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This is an amazing study into the mysteries of bird language that investigate how chickadees communicate about a wide range of predators:

If you want to view the study in more depth, check out this link:

It is amazing to get such clear scientific information on how the vocalizations of black-capped chickadees relate directly to the types of predators that are around and how much of a threat they pose!

It appears the the number of "dee's" added after the more commonly used "chick-a-dee-dee-dee" call relates to the level of danger a predator poses to the flock and therefore points to the kind of predator that is likely around.  The second link has a graph that includes 2 mammalian ground predators: ferret and house cat.


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Initially, when I was learning bird language I was told not to start with certain birds. Chickadees can be challenging ones to start with, since they are not ground birds and so many ground dwelling predators do not dramatically effect chickadee behavior. As this article points out, however, they are reliable indicators of avian predators.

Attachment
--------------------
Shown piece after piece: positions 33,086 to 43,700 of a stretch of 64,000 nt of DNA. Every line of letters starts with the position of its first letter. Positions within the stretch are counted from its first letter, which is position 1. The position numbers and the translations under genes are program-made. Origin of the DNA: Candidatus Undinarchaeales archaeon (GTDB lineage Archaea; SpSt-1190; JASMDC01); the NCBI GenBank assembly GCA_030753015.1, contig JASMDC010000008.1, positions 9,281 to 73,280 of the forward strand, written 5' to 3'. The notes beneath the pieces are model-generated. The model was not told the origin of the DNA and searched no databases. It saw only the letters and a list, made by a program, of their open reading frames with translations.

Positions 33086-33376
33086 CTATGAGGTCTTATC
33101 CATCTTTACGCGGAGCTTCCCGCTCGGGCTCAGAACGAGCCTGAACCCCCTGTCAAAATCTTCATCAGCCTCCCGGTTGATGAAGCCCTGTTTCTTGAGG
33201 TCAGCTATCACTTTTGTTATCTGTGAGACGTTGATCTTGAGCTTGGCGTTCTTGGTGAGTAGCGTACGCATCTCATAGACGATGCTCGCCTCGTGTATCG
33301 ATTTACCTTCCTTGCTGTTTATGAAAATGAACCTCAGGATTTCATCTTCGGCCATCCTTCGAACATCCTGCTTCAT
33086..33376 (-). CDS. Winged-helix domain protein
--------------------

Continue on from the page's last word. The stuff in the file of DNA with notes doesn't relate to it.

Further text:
Oops, I just checked the link and looks like it is now broken or shut-down. That is too bad.

To sum it up, chickadees demonstrate the threat level of a predator. This is pretty amazing, since it is easily observable and can really speed up the process of learning bird language.
This is a still live link to the information shared in the (now closed) links listed above:

and here is another:

This is a great reminder to remember that when studying bird language it is helpful to put yourself in the mind of the bird. Chickadees are only alarmed by the presence of such creatures as large hawks and large owls in a minor way. It is likely that large ground predators such as cougars and bears do not create a great deal of concern for the chickadees.


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